One + One-half = Four

“Rick?” Becca burst into her colleagues office with her laptop half open. “In the 3D-Printer specification you state that the extruding-head must move precisely to four equally spaced positions.”

Rick let go of his mouse, leaned back and put his finger tips together. “Yah, that’s because there are four filament spools for four polymers. What’s the problem?”

Becca closed and clutched her warm laptop under one arm. “You said the production cost is limited to $50.00 each for the actuator sub-assembly and the electronics. That’s impossible, the stepper motor and driver electronics alone will take more than half that, even if we produce a million of them.”

Rick leaned forward, palms up. “The specification doesn’t require a stepper. Your requirement is to design the machine to move four print-head assemblies, including feed spools to one of four positions, three inches apart, to an accuracy of…”

“I know the resolution, 0.1 millimeters, and that’s going to require either a stepper with gear-head, or servo motor system.”

Rick raised an eye-brow and breathed deep.

“What else is there?” Becca leaned over Rick’s desk. “If there were only two spools, this would be easy, I could just use a solenoid or a pneumatic piston to make the tool change. Whether extended or retracted, the cylinder would stop precisely.”

“You’re trying to do this all by yourself aren’t you?” Becca lowered her shoulders and took a breath thinking, “I knew he’d say something like that. He’s always…”

“Did you consider using two cylinders?” Rick said. “What if you mounted two cylinders end-to-end?”

Becca placed a finger on her chin, lips pressed together, and turned her eyes toward the wall.

Rick leaned back in his chair.

“It wont’ work,” Becca concluded. That will give you three positions, not four.”

“Look, you need to play with some options here. Get together with another perspective, someone who thinks…”

“I know, I know. Someone who thinks a little different.”

Rick folded his arms.” Your too stiff, too binary in your thinking.”

Becca opened her mouth to speak, but nothing emerged. “Binary? What does he mean by that?” She moved her laptop to the other arm, turned, and walked out. “Stiff? Binary?” Becca stopped in the doorway. “Hey. Binary!”

Rick turned his head toward the door. “Becca?”

“Binary,” she repeated as she turned back. “Binary is zero (0) and one (1)…”


“Not necessarily two zeros, nor two ones.”

“Keep going…” Rick encouraged.

“In a binary system,” she paused, “there are four possible combinations of zero and one.” Becca put her laptop on rick’s desk then went to the whiteboard thinking, “Why do I have the feeling he’s going to be right again?” She wrote, 00, 01, 10, and 11 with a squeaky marker. “Two values, four combinations.”

“Keep going,” Rick said, “But use a different marker, please. How do you get four positions from…”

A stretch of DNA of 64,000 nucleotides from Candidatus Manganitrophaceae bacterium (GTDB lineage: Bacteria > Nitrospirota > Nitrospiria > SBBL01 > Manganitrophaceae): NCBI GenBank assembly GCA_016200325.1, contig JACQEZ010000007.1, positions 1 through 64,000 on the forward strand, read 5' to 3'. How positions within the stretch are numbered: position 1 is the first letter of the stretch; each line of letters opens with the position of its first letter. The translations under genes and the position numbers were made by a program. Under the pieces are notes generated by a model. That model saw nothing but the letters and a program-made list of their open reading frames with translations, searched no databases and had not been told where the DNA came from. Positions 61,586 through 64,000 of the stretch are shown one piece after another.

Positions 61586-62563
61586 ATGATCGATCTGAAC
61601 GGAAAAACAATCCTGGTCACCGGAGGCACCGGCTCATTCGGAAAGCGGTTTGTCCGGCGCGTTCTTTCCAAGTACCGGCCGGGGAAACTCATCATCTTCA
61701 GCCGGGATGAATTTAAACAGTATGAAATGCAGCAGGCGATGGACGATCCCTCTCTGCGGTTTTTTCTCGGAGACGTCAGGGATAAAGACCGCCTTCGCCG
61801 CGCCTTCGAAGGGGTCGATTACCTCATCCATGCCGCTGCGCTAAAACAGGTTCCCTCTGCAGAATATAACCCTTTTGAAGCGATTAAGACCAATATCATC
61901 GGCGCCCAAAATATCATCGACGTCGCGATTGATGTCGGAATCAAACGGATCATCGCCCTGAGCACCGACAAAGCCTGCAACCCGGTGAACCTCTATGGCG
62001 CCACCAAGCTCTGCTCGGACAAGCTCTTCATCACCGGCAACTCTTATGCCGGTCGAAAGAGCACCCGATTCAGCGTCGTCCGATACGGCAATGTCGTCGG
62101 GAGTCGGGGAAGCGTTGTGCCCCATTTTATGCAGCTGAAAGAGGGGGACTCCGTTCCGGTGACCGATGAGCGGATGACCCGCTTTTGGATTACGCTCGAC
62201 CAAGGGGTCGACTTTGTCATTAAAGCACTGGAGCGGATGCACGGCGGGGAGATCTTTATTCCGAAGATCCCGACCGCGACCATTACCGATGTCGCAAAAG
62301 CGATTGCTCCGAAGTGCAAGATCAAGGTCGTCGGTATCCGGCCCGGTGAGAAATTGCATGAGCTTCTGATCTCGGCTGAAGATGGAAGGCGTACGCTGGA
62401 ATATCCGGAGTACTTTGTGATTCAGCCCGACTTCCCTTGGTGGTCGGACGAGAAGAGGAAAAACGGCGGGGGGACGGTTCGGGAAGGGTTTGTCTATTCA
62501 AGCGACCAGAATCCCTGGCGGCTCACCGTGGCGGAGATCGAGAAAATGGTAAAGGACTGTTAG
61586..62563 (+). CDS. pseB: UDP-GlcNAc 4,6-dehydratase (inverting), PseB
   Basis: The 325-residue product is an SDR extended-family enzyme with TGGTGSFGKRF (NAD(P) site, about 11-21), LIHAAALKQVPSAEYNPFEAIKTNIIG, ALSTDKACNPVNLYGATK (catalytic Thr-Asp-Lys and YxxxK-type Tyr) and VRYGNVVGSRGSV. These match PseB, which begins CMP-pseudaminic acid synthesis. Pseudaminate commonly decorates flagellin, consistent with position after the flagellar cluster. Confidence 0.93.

“From two cylinders?” Becca interrupted. “I got it! Two different sizes! Specifically two cylinders of different strokes.”

Rick stood up and smiled, “But what specific strokes?”

Becca wrote on the board, S(total) = S1 + S2.

“So,” Rick mentored slowly, “what combinations of S1 and S2 will give you…”

“Will give four equal spaces, three inches apart?” Becca drew and populated a table of values for all possible combinations. “Yes! Three and six?”

A relieved smile grew on Ricks face.

She turned and exclaimed, “One three inch, and one six inch cylinder!”

“You see,” Rick said. “I knew you would figure it…”

Becca interrupted, “You knew that all along, didn’t you?”

“No,” Rick rubbed his nose. “It was really you.”

Mentor Discussion and Exercises

Conversation, study, and new perspectives often reveal additional solutions.

  1. Draw and populate the binary table to show four equally spaced lengths given two cylinders of different strokes.
  2. Why didn’t Rick specify the use of cylinders in his specification?
  3. What other methods could be used to achieve cost effective equal spaced actuator positioning?
  4. If mounting two cylinders end to end makes the overall assembly too big, what other cylinder mounting configurations could be used?
  5. Why do 3D Printers often have multiple filament spools?


About Kenneth Richard Hardman

AncestorClips are very short stories about very real people. Each clip nurtures awareness of a time, a place, and the character of a man or woman who cultivated a path for our life. The reader feels the good, the obstacles, the happiness, the sadness, and the overcoming. They cheer us, make us resilient when challenged, give us purpose, and connect us to our multi-generational family. Each story is followed by reflections from the author and readers sharing how the story strengthened or inspired them. Ken Hardman is a son, a brother, a grandson, a great-grandson… He is also a husband, father and grand-father. Ken is a professional engineer, engineering mentor, technical writer, and associate technical fellow at a major aerospace company. He is a writer of engineering and family history stories. Please join Ken in reading, reflecting upon, or writing #AncestorClips
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1 Response to One + One-half = Four

  1. Pingback: Too binary in your engineering thinking? | Engineering Stories

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